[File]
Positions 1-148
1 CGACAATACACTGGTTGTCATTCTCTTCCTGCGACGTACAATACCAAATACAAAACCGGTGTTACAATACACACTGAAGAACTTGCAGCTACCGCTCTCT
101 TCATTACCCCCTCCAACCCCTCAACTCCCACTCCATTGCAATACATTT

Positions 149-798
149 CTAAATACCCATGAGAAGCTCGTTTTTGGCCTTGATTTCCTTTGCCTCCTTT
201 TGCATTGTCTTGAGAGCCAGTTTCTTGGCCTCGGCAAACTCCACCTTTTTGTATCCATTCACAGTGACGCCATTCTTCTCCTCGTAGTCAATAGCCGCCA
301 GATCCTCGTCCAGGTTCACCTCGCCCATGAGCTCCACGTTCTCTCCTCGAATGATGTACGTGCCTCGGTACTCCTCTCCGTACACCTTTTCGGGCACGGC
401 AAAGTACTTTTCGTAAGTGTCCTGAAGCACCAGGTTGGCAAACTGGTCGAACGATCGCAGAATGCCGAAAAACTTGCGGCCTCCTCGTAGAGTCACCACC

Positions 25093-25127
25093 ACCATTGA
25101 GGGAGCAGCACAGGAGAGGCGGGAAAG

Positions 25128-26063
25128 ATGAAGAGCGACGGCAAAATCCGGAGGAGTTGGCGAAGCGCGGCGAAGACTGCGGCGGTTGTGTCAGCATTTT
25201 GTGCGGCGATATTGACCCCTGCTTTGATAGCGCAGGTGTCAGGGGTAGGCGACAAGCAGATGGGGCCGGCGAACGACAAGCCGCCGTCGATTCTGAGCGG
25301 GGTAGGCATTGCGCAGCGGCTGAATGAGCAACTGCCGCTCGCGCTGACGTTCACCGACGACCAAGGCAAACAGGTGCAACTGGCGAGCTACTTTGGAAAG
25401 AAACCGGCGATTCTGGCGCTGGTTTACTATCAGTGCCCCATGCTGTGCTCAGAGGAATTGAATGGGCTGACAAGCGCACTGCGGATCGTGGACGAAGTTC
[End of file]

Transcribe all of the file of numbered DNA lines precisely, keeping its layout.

Positions 1-148
1 CGACAATACACTGGTTGTCATTCTCTTCCTGCGACGTACAATACCAAATACAAAACCGGTGTTACAATACACACTGAAGAACTTGCAGCTACCGCTCTCT
101 TCATTACCCCCTCCAACCCCTCAACTCCCACTCCATTGCAATACATTT

Positions 149-798
149 CTAAATACCCATGAGAAGCTCGTTTTTGGCCTTGATTTCCTTTGCCTCCTTT
201 TGCATTGTCTTGAGAGCCAGTTTCTTGGCCTCGGCAAACTCCACCTTTTTGTATCCATTCACAGTGACGCCATTCTTCTCCTCGTAGTCAATAGCCGCCA
301 GATCCTCGTCCAGGTTCACCTCGCCCATGAGCTCCACGTTCTCTCCTCGAATGATGTACGTGCCTCGGTACTCCTCTCCGTACACCTTTTCGGGCACGGC
401 AAAGTACTTTTCGTAAGTGTCCTGAAGCACCAGGTTGGCAAACTGGTCGAACGATCGCAGAATGCCGAAAAACTTGCGGCCTCCTCGTAGAGTCACCACC

Positions 25093-25127
25093 ACCATTGA
25101 GGGAGCAGCACAGGAGAGGCGGGAAAG

Positions 25128-26063
25128 ATGAAGAGCGACGGCAAAATCCGGAGGAGTTGGCGAAGCGCGGCGAAGACTGCGGCGGTTGTGTCAGCATTTT
25201 GTGCGGCGATATTGACCCCTGCTTTGATAGCGCAGGTGTCAGGGGTAGGCGACAAGCAGATGGGGCCGGCGAACGACAAGCCGCCGTCGATTCTGAGCGG
25301 GGTAGGCATTGCGCAGCGGCTGAATGAGCAACTGCCGCTCGCGCTGACGTTCACCGACGACCAAGGCAAACAGGTGCAACTGGCGAGCTACTTTGGAAAG
25401 AAACCGGCGATTCTGGCGCTGGTTTACTATCAGTGCCCCATGCTGTGCTCAGAGGAATTGAATGGGCTGACAAGCGCACTGCGGATCGTGGACGAAGTTC